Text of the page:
In honor of the seventy-fifth anniversary of Batman, we’re doing four straight months of polls having to do with Batman, culminating with the official celebration of Batman’s anniversary at the end of July. The last installment will deal with Batman stories, but this month will be about Batman’s writers and artists (40 artists and 35 writers).
You all voted, now here are the results! Here is a master list of all the writers and artists featured so far. We continue with Batman writers #15-11…
NOTE: Don’t be a jerk about creators in the comments section. If you are not a fan of a particular creator, that’s fine, but be respectful about it. No insulting creators or otherwise being a jerk about creators. Specifically, no “Creator X better not be in the top ten!” or variations of that idea (“Creator X better not be ahead of Creator Y,” etc.) I’ll be deleting any comments like that and, depending on how jerky the comment was, banning commenters.
15. Ed Brubaker
Ed Brubaker and Greg Rucka’s time on Batman ended up being similar enough that it seems only just that they end up on this list right next to each other. Both men took a fascinating, slightly off-kilter look at the life of Batman. Neither Brubaker nor Rucka were interested much in traditional superheroics, they both tried to look at your standard Batman fights but through a different angle.
In both of their cases, their exploration into what Gotham City would be like for a police officer (a big part of their classic crossover “Officer Down,” where the GCPD deals with the attempted murder of Commissioner Gordon) eventually led to the pair co-writing the excellent Gotham Central, which examined Gotham City strictly from the perspective of its police.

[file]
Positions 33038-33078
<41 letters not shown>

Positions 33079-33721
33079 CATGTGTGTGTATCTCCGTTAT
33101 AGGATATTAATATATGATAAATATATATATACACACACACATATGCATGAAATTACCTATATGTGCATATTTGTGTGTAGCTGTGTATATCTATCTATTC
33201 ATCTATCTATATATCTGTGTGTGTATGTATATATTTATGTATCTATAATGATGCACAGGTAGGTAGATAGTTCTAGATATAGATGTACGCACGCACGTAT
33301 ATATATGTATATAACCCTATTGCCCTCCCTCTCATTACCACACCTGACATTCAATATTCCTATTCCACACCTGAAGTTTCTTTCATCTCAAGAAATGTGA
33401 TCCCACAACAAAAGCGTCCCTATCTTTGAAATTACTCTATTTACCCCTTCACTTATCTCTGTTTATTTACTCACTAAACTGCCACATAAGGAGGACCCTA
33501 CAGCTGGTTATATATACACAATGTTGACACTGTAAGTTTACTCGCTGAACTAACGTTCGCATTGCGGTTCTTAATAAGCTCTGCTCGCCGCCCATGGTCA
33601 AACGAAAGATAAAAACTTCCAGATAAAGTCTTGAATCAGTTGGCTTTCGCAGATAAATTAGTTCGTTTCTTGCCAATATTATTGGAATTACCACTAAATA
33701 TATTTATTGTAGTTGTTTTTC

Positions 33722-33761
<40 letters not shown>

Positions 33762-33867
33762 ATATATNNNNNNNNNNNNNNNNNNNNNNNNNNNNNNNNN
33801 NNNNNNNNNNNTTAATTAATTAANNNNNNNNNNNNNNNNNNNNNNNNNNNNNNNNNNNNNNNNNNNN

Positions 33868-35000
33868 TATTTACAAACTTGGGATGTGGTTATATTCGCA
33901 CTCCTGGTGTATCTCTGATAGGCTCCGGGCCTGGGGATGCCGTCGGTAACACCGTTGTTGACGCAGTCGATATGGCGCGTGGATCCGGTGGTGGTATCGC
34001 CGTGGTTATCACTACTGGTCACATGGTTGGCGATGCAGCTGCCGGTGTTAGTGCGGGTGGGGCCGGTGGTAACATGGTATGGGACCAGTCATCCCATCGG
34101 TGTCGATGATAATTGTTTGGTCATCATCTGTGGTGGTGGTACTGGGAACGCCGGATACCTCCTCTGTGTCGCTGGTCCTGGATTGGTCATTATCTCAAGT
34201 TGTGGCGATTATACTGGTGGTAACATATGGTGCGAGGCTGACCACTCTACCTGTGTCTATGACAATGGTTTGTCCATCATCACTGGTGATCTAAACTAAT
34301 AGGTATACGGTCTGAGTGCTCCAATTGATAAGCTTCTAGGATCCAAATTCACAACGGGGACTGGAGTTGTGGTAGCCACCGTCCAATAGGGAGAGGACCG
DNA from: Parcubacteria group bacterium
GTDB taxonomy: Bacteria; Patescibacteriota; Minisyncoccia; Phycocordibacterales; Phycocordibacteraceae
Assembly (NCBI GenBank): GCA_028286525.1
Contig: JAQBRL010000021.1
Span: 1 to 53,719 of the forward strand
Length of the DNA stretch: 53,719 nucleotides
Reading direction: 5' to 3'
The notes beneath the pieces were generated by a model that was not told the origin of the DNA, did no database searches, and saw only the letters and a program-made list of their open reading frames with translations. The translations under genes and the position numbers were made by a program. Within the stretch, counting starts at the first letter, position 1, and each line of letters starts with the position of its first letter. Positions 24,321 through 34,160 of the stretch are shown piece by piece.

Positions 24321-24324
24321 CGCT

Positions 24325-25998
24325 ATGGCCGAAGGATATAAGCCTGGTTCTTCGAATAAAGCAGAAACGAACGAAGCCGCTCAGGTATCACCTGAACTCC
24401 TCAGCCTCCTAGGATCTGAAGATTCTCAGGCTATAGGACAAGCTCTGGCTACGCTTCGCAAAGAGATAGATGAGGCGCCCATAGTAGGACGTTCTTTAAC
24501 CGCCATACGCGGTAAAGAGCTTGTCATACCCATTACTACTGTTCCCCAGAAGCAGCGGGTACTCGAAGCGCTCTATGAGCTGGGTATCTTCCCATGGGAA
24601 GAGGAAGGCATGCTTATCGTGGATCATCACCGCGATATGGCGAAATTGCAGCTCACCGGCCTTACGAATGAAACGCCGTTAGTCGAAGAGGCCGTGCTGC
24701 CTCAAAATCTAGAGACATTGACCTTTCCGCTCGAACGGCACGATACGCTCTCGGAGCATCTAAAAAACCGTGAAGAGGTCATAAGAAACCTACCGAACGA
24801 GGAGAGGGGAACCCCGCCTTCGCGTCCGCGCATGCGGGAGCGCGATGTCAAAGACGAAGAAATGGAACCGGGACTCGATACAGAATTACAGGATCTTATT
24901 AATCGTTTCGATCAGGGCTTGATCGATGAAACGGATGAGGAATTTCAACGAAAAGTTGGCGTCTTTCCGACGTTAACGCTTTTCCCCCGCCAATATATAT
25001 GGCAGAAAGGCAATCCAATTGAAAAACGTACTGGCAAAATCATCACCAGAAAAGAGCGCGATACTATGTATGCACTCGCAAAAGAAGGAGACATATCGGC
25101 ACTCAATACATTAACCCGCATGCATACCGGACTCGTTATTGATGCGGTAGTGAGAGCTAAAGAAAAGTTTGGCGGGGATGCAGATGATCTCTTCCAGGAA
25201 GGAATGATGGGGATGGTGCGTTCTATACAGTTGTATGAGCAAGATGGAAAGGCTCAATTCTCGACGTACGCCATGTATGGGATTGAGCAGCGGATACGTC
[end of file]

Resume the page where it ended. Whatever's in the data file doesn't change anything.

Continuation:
In Bruce Wayne: Murderer? and Bruce Wayne: Fugitive, they played with the idea of what happens to Batman when the “safe” part of his life becomes anything but safe. Is Bruce Wayne a necessary part of the puzzle? If things get too bad for Bruce Wayne, can Batman just stop being Bruce Wayne and become Batman full time? It’s a fascinating question and it was at the heart of Bruce Wayne: Fugitive.
That storyline was told in less of a “Here’s part 1, here’s part 2, here’s part 3” and more of a series of stories that ultimately led Batman to clearing Bruce Wayne’s name.
One of the most notable stories in this arc is the compelling tale of Batman being summoned by the police detective who caught the murder case for Thomas and Martha Wayne…
That’s an intriguing way of looking at Batman’s role in the world. Brubaker was always good for stuff like that. He also told a more traditional storyline involving the sort-of-super-crook Zeiss and the villainous Lew Moxon returning to Gotham City along with his daughter, Mallory, who Bruce knew as a child. Is she a good person or is she is part of the Moxon crime family? And did Moxon have something to do with the death of Bruce’s parents? Was Thomas Wayne keeping a terrible secret? It’s a twisty storyline filled with strong Scott McDaniel artwork.
14. Greg Rucka
As noted above, Greg Rucka also liked to look at things from a slightly different perspective. He seemed to often take the approach, “What would something like this be like in the real world?” while, of course, not actually applying strict real world logic to things (as that is never fun). Rucka’s Batman run in Detective Comics spotlighted both interesting conflicts (like the fight between those Gotham citizens who stayed in Gotham during No Man’s Land and those who returned to Gotham only after things were fixed) and an intricate “how did Batman solve this mystery?” behind-the-scenes approach…